Sherlock Holmes and Hercule Poirot are the most famous detectives in mystery novels, but between Conan Doyle’s English and Ágatha Christie’s Belgian there was another more traditional and cosmopolitan, the Madrid Ignacio Selva, who starred in the unpublished and homonymous novel written by the first woman to dare with the detective genre, Emilia Pardo Bazán.
The writer from A Coruña has been a forerunner in almost everything throughout her life, was an ‘influencer’, journalist, feminist … and as a fan of Conan Doyle’s ‘novels’, as she called them with some contempt because “they have neither strength nor art”, she wanted to write “the perfect detective novel”, the professor of Literature at the University explains in an interview with Efe from A Coruña José María Paz Gago.
‘Jungle’ was that attempt to make the perfect detective novel, but in the end he was left alone in that, since he did not get to publish it. He realized that “he had not succeeded”, that he had not surpassed Conan Doyle, of whom at least four novels are preserved in Pardo Bazán’s library. “It was not at the level of the rest of his work,” says Paz Gago, who has just published with Ézaro publishing house ‘Los misterios de Selva’, a work in which he brings together two texts and which begins with the short novel ‘The drop of blood ‘, published by the Coruña writer in 1911, in which she presents the detective Ignacio Selva and where he solves a crime. At the end of that story in Madrid, a city full of mysteries, he will return to write new cases in the following two years that the detective will solve in this unpublished novel called ‘Jungle’.
Ignacio Selva is somewhat depressing, rich, a dandy who for entertainment is dedicated to criminal investigation and which Pardo Bazán wants to provide with the psychological depth that he believes Conan Doyle’s novels do not have, which he considers “superficial” and therefore even uses Sigmund Freud’s terminology. The elegant environments, the feminine and careful sensitivity of Pardo Bazán give life to the adventures of this Spanish detective, who has an English colleague, Stickley, with whom he is in contact in this novel about an international theft of works of art .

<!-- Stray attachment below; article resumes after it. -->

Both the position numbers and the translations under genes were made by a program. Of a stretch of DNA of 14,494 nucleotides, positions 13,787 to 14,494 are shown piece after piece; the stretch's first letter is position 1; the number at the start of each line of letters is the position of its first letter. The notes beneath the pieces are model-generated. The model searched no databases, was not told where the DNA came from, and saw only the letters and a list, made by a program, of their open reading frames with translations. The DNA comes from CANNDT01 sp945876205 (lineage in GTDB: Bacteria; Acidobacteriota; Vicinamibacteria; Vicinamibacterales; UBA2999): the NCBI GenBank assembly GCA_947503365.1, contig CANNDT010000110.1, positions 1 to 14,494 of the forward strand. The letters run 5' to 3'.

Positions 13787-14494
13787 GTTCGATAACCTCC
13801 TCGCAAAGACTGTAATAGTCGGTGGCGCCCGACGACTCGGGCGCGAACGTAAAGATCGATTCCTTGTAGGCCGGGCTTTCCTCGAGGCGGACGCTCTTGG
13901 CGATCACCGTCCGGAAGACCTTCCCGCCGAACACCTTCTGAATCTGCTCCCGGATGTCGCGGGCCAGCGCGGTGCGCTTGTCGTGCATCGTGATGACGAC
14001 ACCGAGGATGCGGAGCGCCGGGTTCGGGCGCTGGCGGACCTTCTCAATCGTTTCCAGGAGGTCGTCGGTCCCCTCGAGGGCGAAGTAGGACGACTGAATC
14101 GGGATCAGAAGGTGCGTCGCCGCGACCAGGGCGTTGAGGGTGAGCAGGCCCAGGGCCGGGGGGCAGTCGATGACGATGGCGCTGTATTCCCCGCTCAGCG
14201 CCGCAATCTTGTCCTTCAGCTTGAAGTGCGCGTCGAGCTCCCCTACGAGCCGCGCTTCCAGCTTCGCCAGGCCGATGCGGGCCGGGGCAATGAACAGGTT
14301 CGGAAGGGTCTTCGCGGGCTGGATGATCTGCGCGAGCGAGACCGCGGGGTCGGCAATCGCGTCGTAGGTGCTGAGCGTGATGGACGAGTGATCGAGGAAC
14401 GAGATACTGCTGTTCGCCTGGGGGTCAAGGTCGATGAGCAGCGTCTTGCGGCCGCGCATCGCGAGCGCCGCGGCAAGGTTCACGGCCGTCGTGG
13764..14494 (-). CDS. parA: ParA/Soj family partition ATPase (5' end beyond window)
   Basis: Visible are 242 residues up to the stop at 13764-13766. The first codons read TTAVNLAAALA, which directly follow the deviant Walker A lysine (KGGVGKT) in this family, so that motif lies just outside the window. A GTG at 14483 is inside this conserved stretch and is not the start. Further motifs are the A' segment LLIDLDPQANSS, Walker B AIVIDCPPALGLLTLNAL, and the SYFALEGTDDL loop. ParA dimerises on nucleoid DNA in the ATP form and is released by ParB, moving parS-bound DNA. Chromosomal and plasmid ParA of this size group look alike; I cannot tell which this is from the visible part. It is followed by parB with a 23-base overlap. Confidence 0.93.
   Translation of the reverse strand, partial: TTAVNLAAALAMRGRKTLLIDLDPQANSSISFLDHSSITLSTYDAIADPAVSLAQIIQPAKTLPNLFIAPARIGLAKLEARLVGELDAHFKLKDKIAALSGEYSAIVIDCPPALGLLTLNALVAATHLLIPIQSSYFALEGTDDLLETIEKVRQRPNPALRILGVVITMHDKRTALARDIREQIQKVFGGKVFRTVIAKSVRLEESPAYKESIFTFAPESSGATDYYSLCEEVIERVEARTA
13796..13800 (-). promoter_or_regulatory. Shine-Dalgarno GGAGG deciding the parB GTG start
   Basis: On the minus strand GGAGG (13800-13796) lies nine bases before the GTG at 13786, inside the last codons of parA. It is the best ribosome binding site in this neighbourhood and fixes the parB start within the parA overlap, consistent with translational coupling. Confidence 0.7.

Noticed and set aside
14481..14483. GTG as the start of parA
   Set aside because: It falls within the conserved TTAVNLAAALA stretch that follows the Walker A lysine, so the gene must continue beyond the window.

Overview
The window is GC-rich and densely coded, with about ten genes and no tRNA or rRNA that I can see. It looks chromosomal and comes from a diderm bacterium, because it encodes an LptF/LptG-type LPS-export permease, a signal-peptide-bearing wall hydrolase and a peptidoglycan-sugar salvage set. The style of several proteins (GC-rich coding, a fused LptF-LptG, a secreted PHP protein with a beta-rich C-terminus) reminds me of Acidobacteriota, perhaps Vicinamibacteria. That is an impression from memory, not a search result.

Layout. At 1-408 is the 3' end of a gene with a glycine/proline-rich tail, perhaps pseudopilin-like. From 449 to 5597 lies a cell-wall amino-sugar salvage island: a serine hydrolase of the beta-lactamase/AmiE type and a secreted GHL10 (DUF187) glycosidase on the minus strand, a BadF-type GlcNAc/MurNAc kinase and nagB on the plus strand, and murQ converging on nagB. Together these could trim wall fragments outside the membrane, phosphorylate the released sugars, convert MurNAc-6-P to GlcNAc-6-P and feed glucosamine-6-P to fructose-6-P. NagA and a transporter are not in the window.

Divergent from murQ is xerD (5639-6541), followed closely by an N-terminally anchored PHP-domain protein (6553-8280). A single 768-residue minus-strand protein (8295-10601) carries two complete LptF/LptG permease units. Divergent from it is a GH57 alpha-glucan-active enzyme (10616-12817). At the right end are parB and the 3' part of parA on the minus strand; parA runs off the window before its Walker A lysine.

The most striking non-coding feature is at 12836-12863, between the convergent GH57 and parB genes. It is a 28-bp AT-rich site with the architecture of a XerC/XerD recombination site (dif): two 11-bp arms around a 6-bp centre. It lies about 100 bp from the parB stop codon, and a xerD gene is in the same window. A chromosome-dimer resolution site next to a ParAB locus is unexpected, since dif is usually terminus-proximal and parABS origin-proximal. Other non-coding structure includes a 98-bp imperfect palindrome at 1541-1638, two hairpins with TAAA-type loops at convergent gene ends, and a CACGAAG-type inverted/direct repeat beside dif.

The description of Madrid, which compares with London, or a castizo and also very cosmopolitan Ignacio Selva, who likes donuts in front of English customs such as tea, are some of those brilliant narratives, such as the sensual love story between the protagonist and the detective in a dark room.
The mechanized pages have been found in the legacy of the writer who was transferred in 1971 from her family home on Goya Street in Madrid to A Coruña, where her house on Rúa Tabernas would be donated by her daughter to be the headquarters of the Royal Galician Academy. Between the furniture and the works of art comes a couple of suitcases with manuscripts, texts, cooking recipes, and all this ends provisionally in the Palacio de María Pita while the house of Tabernas is under construction to house the Academy.
A young professor discovers this unpublished novel and even in that decade the Academy was unsuccessfully interested in publishing it, it was passed from hand to hand; the typescript was in bad shape, with strikeouts and pen corrections, with fine print, and incomplete, so “the dream of the archives fell asleep,” recalls Paz Gago.
At the end of the 90s, with the start-up of the House Museum and the cataloging of the Pardo Bazán archive, a young Ricardo Axeitos, a professor at the UDC and a student of his work, rediscovered the text, tried to rearrange it and found some pages traspapeladas, which also includes two versions, two drafts that complement each other. “That is the basis of my work, in which I have used technology, enlarged scans, magnifying glasses and spotlights,” Paz Gago details about this. reconstructive edition, to which he dedicated three “passionate” months and that houses some of the best pages of the Coruña writer.